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Tier Two Returns with Contenders Gauntlet

Tier Two Returns

Blizzard Entertainment is often criticized for their decisions about Overwatch. While there is no lack of bad faith criticism, those who genuinely want the best for the future of Overwatch have a lot to say as well. They have failed many of their fans by failing to uplift or even listen to black voices. They chose to develop Overwatch 2 instead of improving Overwatch 1 as many fans have hoped. Moreover, they have rarely done more than the absolute minimum to support Tier two of Overwatch.

Many of these points are still relevant today and should not be overshadowed or forgotten. However, at least on the last point, Blizzard has begun to listen to their fans. A hype video that was released on November 4 teased the return of the international Contenders tournament Contenders Gauntlet. On the next day, the full announcement demonstrated that Blizzard has not given up on the so-called “Path to Pro”.

International Restraints

Tier Two Returns

Image Courtesy of Overwatch Contenders

Due to Covid-19, not all the regions can join together in one big tournament. Instead, there will be four regions that pool together different Contenders regions. Asia, South America, North America and Europe will all compete in a tournament suited to their tier two infrastructure.

Some crossover between different Contenders regions will still be happening. In the Asian tournament, teams from the Korean, Chinese, Pacific, and Australian regions collide. Furthermore, the winners and runner-ups of Europe and North America will face each other in show matches after the completion of their tournaments.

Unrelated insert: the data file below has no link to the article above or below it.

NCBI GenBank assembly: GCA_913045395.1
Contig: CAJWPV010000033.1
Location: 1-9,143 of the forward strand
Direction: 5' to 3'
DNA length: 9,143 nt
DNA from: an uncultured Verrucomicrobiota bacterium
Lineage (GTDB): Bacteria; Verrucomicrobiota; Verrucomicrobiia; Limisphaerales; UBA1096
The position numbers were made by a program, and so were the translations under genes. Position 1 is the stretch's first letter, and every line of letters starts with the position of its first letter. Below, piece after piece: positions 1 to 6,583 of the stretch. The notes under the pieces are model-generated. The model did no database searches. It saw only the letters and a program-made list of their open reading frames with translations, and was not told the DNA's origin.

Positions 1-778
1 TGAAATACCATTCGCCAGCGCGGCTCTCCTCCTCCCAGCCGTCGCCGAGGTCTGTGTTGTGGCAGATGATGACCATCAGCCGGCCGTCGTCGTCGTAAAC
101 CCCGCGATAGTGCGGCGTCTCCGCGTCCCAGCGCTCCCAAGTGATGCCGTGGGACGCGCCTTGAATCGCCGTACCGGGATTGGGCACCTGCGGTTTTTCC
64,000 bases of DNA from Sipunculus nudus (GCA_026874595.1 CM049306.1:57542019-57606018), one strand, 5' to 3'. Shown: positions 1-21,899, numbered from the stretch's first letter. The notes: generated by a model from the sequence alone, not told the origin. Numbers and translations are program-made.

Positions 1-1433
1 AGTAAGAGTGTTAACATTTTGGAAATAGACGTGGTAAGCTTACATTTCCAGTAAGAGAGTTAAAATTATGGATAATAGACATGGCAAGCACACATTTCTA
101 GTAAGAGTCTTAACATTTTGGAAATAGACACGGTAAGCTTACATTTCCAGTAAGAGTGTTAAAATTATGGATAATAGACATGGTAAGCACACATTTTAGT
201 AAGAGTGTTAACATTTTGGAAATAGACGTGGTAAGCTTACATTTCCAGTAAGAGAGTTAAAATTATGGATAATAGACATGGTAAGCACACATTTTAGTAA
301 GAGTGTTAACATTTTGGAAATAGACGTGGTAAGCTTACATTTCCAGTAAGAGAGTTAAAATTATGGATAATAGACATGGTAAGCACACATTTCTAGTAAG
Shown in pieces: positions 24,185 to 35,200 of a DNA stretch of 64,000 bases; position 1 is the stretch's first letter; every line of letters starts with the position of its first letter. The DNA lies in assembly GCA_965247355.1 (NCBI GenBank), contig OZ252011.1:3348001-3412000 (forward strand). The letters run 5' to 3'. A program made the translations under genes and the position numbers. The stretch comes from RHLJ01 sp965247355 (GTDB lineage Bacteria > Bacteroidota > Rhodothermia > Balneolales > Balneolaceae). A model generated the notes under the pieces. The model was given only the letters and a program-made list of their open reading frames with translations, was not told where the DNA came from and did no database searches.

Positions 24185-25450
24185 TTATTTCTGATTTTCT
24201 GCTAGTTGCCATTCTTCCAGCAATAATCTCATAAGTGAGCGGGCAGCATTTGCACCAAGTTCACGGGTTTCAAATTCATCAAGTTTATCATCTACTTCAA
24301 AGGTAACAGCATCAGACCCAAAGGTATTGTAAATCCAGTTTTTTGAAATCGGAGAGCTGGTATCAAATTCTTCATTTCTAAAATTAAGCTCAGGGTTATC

Support Tier Two

Tier Two Returns
Courtesy of Overwatch Contenders

Most importantly, the prize pools for the tournaments will hopefully revitalize the next generation of Overwatch players to invest their time and training into the scene. With a prize pool of $150,000 in Asia, organizations might see a future in Overwatch again. Just recently, the popular team Element Mystic had announced that they are taking a one-year hiatus.

Since the prize pool is split among the contestants, even the smaller prize pools in the other regions will hopefully flow to teams that might not have the biggest sponsors behind them as well – especially in regions like South America. With the open bracket qualifiers in Europe and North America, smaller teams might gain a surprising boost. Most famously, Overwatch League MVP Byung-sun “Fleta” Kim started to gain fame on a smaller, less successful team.

Overall, it appears that Blizzard has decided to continue to invest heavily in the future of Overwatch´s esports scene. Unlike Heroes of the Storm, for which Blizzard dropped all support for the esports scene in 2018, Blizzard continues to supply the Overwatch scene with infrastructure and financial support.


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Featured image provided courtesy of the Overwatch League.

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